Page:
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fectly as they have been transmitted to us, should be studied day and night by every man who wishes to learn the science of logical defence. We find in several parts of the History of James the Second fine specimens of that which we conceive to have been the great characteristic of Demosthenes among the Greeks, and of Fox among the orators of England, reason penetrated, and, if we may venture on the expression, made red hot by passion. But this is not the kind of excellence proper to history; and it is hardly too much to say that whatever is strikingly good in Mr. Fox's Fragment is out of place.
With Sir James Mackintosh the case was reversed. His proper place was his library, a circle of men of letters, or a chair of moral and political philosophy. He distinguished himself highly in Parliament. But nevertheless Parliament was not exactly the sphere for him. The effect of his most successful speeches was small when compared with the quantity of ability and learning which was expended on them. We could easily name men who, not possessing a tenth part of his intellectual powers, hardly ever address the House of Commons without producing a greater impression than was produced by his most splendid and elaborate orations. His luminous and philosophical disquisition on the Reform Bill was spoken to empty benches. Those, indeed, who had the wit to keep their seats picked up hints which, skilfully used, made the fortune of more than one speech. But “it was caviare to the general.” And even those who listened to Sir James with pleasure and admiration could not but acknowledge that he rather lectured than debated. An artist who should waste on a panorama, on a scene, or on a transparency, the exquisite finishing which we admire in some of the small Dutch interiors, would not squander his powers more than this eminent man too often did. His
audience resembled the boy in the Heart of MidLothian, who pushes away the lady's guineas with contempt, and insists on having the white money. They preferred the silver with which they were familiar, and which they were constantly passing about from hand to hand, to the gold which they had never before seen, and with the value of which they were unacquainted.
It is much to be regretted, we think, that Sir James Mackintosh did not wholly devote his later years to philosophy and literature. His talents were not those which enable a speaker to produce with rapidity a series of striking but transitory impressions, and to excite the minds of five hundred gentlemen at midnight without saying any thing that any one of them will be able to remember in the morning. His arguments were of a very different texture from those which are produced in Parliament at a moment's notice, which puzzle a plain man who, if he had them before him in writing, would soon detect their fallacy, and which the great debater who employs them forgets within half an hour, and never thinks of again. Whatever was valuable in the compositions of Sir James Mackintosh was the ripe fruit of study and of meditation. It was the same with his conversation. In his most familiar talk there was no wildness, no inconsistency, no amusing nonsense, no exaggeration for the sake of momentary effect.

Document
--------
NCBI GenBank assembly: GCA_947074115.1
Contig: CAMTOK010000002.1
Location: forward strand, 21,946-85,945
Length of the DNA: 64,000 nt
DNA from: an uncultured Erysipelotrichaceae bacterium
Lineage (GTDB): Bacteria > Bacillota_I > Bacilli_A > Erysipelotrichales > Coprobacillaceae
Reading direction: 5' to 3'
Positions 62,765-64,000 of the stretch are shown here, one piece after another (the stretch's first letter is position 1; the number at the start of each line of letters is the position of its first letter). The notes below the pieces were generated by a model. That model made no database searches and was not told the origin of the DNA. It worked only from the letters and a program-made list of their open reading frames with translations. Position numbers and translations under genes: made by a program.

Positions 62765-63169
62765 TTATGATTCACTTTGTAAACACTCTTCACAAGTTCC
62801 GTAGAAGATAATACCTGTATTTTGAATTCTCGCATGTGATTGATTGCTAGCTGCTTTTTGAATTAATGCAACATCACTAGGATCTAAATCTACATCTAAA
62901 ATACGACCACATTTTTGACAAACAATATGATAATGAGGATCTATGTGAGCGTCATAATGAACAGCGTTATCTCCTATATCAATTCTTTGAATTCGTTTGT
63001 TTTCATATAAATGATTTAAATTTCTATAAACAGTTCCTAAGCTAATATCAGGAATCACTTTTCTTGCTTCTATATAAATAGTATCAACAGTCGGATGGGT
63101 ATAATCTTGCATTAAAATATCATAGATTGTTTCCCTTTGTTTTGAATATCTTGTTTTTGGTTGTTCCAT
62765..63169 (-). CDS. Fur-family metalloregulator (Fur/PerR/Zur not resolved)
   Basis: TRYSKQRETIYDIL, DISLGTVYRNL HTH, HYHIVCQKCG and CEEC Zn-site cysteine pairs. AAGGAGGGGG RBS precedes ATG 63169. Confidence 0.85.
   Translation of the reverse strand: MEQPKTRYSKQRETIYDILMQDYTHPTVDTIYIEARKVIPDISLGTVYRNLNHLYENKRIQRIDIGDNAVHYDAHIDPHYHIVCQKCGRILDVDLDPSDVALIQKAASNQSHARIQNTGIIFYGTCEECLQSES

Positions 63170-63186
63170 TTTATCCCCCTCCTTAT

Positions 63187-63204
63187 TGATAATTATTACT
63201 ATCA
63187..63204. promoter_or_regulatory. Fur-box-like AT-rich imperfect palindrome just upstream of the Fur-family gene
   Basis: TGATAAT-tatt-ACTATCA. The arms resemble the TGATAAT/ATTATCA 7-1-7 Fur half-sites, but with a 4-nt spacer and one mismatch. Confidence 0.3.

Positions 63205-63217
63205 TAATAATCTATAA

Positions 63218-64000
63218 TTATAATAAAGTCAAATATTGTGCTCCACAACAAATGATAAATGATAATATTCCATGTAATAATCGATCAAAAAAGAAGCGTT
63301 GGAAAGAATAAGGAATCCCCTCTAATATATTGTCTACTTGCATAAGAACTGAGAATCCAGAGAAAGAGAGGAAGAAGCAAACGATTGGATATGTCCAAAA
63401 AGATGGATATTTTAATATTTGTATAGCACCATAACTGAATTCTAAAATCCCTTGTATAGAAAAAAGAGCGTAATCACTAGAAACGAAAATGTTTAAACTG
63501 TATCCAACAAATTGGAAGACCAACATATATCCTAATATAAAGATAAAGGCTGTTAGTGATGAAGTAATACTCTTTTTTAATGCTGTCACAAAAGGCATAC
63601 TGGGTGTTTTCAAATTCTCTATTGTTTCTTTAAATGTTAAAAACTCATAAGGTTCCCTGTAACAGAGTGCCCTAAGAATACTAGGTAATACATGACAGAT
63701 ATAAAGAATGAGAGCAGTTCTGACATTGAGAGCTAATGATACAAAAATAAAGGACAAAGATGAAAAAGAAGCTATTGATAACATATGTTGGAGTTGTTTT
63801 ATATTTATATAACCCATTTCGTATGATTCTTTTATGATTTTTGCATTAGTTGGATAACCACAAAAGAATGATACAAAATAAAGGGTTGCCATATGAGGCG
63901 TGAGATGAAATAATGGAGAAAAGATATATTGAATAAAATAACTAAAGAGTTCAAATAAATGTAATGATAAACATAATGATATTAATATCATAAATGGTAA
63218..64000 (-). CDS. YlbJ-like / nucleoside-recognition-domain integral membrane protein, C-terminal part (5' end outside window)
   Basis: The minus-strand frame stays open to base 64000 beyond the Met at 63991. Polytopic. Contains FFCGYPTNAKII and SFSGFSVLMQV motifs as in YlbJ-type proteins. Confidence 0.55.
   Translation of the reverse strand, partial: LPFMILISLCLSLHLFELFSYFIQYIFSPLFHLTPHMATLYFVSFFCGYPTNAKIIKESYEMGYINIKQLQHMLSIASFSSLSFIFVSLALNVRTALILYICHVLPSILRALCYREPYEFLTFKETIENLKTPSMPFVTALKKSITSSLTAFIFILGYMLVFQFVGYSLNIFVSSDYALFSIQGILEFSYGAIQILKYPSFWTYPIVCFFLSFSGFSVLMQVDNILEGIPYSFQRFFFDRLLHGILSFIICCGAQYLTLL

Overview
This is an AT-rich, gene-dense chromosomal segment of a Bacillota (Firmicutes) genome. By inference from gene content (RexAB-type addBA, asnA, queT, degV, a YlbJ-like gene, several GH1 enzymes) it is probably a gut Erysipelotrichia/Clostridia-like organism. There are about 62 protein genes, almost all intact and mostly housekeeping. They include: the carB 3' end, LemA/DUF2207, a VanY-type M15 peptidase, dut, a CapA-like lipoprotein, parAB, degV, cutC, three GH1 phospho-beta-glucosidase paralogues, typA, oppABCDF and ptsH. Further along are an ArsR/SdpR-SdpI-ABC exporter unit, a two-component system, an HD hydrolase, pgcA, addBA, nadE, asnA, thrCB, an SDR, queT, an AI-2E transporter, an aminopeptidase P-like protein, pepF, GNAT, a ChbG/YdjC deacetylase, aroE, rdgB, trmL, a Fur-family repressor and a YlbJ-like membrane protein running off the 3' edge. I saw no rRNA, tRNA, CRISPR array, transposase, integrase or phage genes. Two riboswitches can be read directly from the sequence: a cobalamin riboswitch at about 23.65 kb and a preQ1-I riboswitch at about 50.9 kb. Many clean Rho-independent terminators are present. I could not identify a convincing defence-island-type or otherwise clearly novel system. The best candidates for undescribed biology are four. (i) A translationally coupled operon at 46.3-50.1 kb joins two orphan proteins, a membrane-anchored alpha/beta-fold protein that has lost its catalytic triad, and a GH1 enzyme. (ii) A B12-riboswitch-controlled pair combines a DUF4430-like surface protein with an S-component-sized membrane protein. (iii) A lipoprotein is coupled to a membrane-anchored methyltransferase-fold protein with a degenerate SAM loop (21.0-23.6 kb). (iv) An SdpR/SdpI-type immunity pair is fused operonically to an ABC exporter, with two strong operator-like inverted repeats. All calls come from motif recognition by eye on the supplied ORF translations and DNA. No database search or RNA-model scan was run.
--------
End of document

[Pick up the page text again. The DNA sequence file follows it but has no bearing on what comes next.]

His mind was a vast magazine admirably arranged. Every thing was there; and every thing was in its place. His judgments on men, on sects, on books, had been often and carefully tested and weighed, and had then been committed, each to its proper receptacle, in the most capacious and accurately constructed memory that any human being ever possessed. It would have been strange indeed if you had asked for any thing that was not to be found in that immense storehouse. The article which you required was not only there. It was ready. It was in its own proper compartment. In a moment it was brought down, unpacked, and displayed. If those who enjoyed the privilege, — for a privilege indeed it was, — of listening to Sir James Mackintosh, had been disposed to find some fault in his conversation, they might perhaps have observed, that he yielded too little to the impulse of the moment. He seemed to be recollecting, not creating. He never appeared to catch a sudden glimpse of a subject in a new light. You never saw his opinions in the making, still rude, still inconsistent, and requiring to be fashioned by thought and discussion. They came forth, like the pillars of that temple in which no sound of axes or hammers was heard, finished, rounded, and exactly suited to their places. What Mr. Charles Lamb has said, with much humour and some truth, of the conversation of Scotchmen in general, was certainly true of this eminent Scotchman. He did not find, but bring. You could not cry halves to any thing that turned up while